I can say that I really like Cellar Door because they have a strong Twitter presence, and have managed to strike that important balance between promoting their own stuff (mostly announcements of yummy-sounding small plates and soup being served upstairs), and community information their followers will want to know about. Their resident tweeter was particularly active when Occupy Portland first began. It’s great when a neighborhood business is willing to take a stand and possibly offend some of their neighbors. Sometimes I wish more businesses and other organizations (ahem….you know, like neighborhood churches?) might have similar courage.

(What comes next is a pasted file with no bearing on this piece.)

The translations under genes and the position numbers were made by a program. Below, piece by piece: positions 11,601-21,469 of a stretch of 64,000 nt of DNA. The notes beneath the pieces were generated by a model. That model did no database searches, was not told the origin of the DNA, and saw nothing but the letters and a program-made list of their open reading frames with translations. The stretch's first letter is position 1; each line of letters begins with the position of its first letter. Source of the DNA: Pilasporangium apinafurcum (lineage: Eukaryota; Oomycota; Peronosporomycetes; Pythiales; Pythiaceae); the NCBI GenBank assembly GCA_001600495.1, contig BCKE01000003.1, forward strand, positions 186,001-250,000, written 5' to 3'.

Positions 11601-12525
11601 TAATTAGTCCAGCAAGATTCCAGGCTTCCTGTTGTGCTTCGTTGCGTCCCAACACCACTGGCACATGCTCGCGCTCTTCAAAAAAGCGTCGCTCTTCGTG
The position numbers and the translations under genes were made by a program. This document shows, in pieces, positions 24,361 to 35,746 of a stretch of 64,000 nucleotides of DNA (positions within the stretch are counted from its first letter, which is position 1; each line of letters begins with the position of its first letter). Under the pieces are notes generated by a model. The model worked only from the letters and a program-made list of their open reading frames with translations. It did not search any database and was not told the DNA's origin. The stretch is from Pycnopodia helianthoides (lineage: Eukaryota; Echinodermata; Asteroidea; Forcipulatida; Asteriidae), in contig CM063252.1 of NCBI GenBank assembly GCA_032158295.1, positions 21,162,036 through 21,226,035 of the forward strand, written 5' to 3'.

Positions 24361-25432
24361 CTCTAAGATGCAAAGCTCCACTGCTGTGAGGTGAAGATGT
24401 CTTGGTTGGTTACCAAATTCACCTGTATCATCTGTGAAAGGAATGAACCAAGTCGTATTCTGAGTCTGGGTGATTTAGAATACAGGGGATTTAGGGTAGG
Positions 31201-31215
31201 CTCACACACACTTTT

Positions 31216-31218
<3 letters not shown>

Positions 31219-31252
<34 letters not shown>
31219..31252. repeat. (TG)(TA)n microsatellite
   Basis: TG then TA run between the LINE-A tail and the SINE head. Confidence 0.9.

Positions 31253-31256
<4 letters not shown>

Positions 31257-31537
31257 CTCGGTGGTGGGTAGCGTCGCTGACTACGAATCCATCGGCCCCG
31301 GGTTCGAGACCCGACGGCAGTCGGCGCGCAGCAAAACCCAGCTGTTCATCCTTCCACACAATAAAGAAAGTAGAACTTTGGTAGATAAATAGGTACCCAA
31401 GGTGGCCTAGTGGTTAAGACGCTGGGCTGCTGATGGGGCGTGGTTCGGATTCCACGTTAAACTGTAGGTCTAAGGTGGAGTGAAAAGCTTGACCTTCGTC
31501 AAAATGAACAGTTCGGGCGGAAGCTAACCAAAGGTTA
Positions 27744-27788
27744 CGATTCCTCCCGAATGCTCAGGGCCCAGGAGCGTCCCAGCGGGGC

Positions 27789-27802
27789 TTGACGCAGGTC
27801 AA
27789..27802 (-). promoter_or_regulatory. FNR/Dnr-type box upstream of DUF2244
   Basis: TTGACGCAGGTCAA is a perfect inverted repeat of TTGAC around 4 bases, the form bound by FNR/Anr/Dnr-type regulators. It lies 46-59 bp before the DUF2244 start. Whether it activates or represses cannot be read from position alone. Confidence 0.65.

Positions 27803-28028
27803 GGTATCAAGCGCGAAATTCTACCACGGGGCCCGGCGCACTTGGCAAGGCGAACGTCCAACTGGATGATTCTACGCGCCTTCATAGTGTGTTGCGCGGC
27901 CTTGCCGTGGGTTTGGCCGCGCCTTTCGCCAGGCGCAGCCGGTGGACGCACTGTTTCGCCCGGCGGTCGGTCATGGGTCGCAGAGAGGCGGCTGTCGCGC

How do you use Twitter to let followers know more about you than what’s for sale?

Day 2: Coffee Division

Okay, anyone who knows my routine has probably already figured out that I’m starting off this January project by visiting my regular coffee haunts. (Any day now, I’ll branch out. Stay tuned.) It just so happens that today, being the last day of vacation, is an odd day, and I’m not yet into my January schedule. I’ve just ventured out into a chilly-damp afternoon, on foot, to the closest good coffee to my house, Coffee Division. Coffee Division has been open for about a year, but this sunny corner has housed a cafe of some kind since about 2002. The current incarnation is my favorite. It’s light and air, lots of sun when the sun makes an appearance at all, and there is lots of room for people to spread out and do their work, which seems to be what most people come here for.